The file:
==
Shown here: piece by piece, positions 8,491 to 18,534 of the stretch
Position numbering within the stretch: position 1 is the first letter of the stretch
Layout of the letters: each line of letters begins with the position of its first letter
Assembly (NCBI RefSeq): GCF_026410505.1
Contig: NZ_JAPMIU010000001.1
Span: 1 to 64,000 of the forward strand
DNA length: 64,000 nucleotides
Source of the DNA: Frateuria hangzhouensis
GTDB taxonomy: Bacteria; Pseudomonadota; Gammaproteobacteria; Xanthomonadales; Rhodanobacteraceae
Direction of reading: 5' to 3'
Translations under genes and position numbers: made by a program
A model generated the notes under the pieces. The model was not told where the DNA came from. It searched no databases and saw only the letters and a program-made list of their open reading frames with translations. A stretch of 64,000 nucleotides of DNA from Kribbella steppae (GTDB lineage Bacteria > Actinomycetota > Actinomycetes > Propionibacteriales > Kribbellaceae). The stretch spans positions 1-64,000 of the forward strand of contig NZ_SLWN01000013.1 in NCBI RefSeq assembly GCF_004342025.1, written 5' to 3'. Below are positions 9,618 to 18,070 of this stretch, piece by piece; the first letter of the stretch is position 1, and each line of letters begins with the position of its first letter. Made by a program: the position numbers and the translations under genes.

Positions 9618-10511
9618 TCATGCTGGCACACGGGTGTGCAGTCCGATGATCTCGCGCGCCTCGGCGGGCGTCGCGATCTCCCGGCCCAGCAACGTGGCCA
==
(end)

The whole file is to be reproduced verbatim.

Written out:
Shown here: piece by piece, positions 8,491 to 18,534 of the stretch
Position numbering within the stretch: position 1 is the first letter of the stretch
Layout of the letters: each line of letters begins with the position of its first letter
Assembly (NCBI RefSeq): GCF_026410505.1
Contig: NZ_JAPMIU010000001.1
Span: 1 to 64,000 of the forward strand
DNA length: 64,000 nucleotides
Source of the DNA: Frateuria hangzhouensis
GTDB taxonomy: Bacteria; Pseudomonadota; Gammaproteobacteria; Xanthomonadales; Rhodanobacteraceae
Direction of reading: 5' to 3'
Translations under genes and position numbers: made by a program
A model generated the notes under the pieces. The model was not told where the DNA came from. It searched no databases and saw only the letters and a program-made list of their open reading frames with translations. A stretch of 64,000 nucleotides of DNA from Kribbella steppae (GTDB lineage Bacteria > Actinomycetota > Actinomycetes > Propionibacteriales > Kribbellaceae). The stretch spans positions 1-64,000 of the forward strand of contig NZ_SLWN01000013.1 in NCBI RefSeq assembly GCF_004342025.1, written 5' to 3'. Below are positions 9,618 to 18,070 of this stretch, piece by piece; the first letter of the stretch is position 1, and each line of letters begins with the position of its first letter. Made by a program: the position numbers and the translations under genes.

Positions 9618-10511
9618 TCATGCTGGCACACGGGTGTGCAGTCCGATGATCTCGCGCGCCTCGGCGGGCGTCGCGATCTCCCGGCCCAGCAACGTGGCCA